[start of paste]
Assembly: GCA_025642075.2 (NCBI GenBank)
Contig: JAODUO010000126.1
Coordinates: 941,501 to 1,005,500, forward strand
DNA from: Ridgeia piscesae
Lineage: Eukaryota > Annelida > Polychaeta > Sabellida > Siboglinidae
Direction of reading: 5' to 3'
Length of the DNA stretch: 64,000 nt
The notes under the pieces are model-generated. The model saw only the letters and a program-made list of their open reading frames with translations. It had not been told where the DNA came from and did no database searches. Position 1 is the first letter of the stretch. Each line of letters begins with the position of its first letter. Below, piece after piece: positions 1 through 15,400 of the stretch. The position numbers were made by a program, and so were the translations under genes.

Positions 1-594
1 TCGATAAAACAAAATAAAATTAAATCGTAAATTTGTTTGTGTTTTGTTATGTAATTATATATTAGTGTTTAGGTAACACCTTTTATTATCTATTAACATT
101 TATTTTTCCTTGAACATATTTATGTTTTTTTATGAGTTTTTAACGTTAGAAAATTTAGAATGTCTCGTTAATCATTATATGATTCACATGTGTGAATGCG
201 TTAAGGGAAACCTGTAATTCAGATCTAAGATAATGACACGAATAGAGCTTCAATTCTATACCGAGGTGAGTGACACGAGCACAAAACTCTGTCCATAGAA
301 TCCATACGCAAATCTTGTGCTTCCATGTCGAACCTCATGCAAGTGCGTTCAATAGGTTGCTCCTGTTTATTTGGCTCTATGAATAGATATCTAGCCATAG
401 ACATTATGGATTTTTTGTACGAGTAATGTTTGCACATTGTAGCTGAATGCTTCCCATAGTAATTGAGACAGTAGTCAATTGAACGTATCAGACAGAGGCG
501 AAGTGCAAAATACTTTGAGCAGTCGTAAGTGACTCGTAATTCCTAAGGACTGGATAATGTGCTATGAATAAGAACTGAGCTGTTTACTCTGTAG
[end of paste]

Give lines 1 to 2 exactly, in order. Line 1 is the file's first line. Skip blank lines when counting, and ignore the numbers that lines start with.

Assembly: GCA_025642075.2 (NCBI GenBank)
Contig: JAODUO010000126.1